In an average month they lived on the equivalent of $70, almost all of it earned by Hamid, whose income arrived in unpredictable daily amounts that varied according to whether he got work that day (he was only the reserve driver) and, if he did get work, how much business he attracted, how many hours he was allowed to keep his vehicle, and how often it broke down. A fifth of the $70 was spent on rent (not always paid on time), and much of the rest went toward the most basic necessities of life—food and the means to prepare it. By the couple’s own reckoning, which our evidence agrees with, their income put them among the poor of Bangladesh, though not among the very poorest. By global standards they would fall into the bottom two-fifths of the world’s income distribution tables.

An unremarkable poor household: a partly educated couple trying to stay alive, bring up a child, run a one-room home, and keep Hamid’s health in shape—on an uncertain $0.78 per person per day. You wouldn’t expect them to have much of a financial life. Yet the diversity of instruments in their year-end household balance sheet (table 1.2) shows that Hamid and Khadeja, as part of their struggle to survive within their slim means, were active money managers.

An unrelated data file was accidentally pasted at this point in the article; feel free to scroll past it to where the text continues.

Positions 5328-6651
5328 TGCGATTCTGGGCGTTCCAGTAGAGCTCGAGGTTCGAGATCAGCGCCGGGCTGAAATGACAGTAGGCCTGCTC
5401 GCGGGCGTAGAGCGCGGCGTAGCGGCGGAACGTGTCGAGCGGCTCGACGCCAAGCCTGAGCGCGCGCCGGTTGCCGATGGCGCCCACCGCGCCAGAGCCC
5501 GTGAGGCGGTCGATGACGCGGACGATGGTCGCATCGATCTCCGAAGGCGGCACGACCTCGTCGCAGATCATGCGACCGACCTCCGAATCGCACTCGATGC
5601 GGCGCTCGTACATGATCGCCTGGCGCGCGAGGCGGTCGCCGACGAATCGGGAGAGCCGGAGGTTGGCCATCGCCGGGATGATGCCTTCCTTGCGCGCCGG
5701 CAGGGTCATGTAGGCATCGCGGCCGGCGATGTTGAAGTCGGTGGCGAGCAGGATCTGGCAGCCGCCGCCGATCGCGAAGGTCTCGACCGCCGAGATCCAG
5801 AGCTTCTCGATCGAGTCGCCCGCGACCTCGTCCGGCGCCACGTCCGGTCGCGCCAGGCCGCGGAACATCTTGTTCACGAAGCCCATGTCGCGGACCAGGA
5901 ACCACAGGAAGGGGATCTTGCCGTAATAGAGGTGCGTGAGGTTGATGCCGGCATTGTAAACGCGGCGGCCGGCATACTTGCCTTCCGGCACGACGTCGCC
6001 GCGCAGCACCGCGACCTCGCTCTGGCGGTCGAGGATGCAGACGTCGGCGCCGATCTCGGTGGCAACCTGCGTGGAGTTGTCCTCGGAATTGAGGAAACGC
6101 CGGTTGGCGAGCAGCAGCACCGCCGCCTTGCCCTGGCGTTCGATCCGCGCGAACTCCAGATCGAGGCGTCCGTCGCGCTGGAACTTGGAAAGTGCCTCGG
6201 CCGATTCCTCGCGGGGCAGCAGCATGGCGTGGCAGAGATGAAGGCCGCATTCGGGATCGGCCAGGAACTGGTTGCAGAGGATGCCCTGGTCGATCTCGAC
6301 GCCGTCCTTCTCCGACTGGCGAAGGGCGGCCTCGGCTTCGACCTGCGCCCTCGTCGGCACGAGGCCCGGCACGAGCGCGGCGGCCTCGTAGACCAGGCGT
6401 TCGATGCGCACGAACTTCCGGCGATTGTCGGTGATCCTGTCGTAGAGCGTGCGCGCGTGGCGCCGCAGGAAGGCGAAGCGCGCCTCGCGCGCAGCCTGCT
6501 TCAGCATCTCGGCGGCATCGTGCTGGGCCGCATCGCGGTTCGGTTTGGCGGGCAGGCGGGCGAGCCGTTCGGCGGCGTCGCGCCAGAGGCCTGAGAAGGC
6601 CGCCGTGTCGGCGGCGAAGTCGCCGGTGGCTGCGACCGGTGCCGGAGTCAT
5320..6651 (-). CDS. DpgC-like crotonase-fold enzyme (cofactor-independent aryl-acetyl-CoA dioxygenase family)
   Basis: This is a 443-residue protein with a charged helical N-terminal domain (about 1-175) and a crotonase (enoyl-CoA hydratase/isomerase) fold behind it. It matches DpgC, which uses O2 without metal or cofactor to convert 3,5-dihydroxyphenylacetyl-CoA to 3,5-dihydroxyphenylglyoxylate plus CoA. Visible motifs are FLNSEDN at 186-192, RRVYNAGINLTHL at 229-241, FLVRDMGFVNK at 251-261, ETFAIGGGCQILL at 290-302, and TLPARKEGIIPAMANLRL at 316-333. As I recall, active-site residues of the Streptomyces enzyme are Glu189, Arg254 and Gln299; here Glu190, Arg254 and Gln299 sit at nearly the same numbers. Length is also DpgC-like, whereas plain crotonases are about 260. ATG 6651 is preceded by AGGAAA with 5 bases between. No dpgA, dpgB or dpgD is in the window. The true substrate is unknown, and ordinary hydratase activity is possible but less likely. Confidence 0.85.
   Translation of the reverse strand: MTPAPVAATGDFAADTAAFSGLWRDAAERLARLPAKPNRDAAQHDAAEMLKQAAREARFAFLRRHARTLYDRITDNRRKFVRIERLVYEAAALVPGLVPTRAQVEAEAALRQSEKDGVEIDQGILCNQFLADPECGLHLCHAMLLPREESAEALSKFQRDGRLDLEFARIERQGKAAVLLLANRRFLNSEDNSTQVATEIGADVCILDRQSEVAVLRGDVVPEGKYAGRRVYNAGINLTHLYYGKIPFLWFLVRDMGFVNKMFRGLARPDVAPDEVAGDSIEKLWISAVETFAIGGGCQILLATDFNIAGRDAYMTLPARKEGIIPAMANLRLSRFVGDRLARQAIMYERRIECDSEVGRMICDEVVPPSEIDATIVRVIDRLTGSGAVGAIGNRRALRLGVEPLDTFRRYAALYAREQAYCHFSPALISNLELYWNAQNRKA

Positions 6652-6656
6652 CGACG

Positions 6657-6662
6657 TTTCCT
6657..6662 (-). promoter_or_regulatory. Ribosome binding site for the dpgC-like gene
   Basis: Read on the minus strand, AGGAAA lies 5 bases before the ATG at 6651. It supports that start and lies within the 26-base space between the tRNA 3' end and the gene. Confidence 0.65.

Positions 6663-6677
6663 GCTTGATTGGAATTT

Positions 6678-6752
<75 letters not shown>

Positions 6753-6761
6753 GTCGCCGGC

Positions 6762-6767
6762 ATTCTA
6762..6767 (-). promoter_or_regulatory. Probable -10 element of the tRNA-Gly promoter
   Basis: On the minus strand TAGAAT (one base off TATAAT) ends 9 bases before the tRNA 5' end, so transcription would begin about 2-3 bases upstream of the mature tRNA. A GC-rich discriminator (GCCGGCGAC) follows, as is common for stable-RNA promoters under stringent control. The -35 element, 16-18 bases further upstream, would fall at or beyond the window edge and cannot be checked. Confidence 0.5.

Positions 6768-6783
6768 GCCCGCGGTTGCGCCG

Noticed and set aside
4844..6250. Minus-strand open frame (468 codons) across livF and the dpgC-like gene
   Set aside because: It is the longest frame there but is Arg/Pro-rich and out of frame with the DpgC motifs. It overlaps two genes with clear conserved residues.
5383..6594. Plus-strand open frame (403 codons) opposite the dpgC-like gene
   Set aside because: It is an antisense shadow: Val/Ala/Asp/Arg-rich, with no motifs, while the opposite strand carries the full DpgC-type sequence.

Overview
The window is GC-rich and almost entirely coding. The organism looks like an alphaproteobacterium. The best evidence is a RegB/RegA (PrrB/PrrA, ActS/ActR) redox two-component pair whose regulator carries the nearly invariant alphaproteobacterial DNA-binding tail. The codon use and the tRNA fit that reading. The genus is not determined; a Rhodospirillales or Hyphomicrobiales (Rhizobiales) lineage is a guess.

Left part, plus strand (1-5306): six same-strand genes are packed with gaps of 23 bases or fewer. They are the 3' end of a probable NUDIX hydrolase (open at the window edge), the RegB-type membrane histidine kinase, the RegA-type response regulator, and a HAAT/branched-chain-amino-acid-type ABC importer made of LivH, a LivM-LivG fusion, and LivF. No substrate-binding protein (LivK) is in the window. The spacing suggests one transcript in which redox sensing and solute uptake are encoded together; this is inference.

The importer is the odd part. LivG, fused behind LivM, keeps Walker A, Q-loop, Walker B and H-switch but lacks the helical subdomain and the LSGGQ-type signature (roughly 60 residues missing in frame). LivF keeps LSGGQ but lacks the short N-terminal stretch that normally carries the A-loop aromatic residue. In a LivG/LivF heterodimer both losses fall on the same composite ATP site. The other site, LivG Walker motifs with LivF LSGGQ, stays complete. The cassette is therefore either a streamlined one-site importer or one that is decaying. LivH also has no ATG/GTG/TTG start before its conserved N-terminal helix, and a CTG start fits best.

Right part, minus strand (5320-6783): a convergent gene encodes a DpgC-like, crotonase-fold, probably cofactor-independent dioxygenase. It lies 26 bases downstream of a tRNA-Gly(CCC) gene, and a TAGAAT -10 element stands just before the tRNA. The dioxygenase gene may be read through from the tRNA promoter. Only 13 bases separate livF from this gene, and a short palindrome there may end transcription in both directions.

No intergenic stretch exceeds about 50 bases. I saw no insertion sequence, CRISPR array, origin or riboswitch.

Far from living hand-to-mouth, consuming every taka as soon as it arrived, Hamid and Khadeja had built up reserves in six different instruments, ranging from $2 kept at home for minor day-to-day shortfalls to $30 sent for safe-keeping to his parents, $40 lent out to a relative, and $76 in a life insurance savings policy. In addition, Hamid always made sure he had $2 in his pocket to deal with anything that might befall him on the road.

Table 1.2 Hamid and Khadeja’s Closing Balance Sheet, November 2000

Their active engagement in financial intermediation also shows up clearly on the liabilities side of their balance sheet. They are borrowers, with a debt of $153 to a microfinance institution and interest-free private debts from family, neighbors, and employer totaling $24. They also owed money to the local grocery store and to their landlord. Khadeja was even acting as an informal banker, or money-guard, holding $20 at home that belonged to two neighbors seeking a way to keep their money safe from their more spendthrift husbands and sons. This does not mean that men are necessarily less responsible with money than women. Hamid himself also used a money-guard, storing $8 with his employer while waiting for an opportunity to send it down to the family home.

Hamid and Khadeja’s involvement in finance did not mean that they ended up with debts that they found impossible to manage. Although their net worth (the balance of their financial assets and liabilities) was negative, the amount was small relative to their total annual income, and their debt service ratio—the proportion of their monthly income that they had to spend on servicing their debts—was manageable. Negative net worth was in fact quite rare in our sample: among the 152 households we studied in South Africa, only 3 percent were in this position. We should not assume, then, that poor households are always deeply in debt and always have negative net worth. The reasons for this phenomenon, and for many other aspects of balance sheets like Hamid and Khadeja’s, are explored in more detail in later chapters, and are on show in the portfolios found in appendix 2.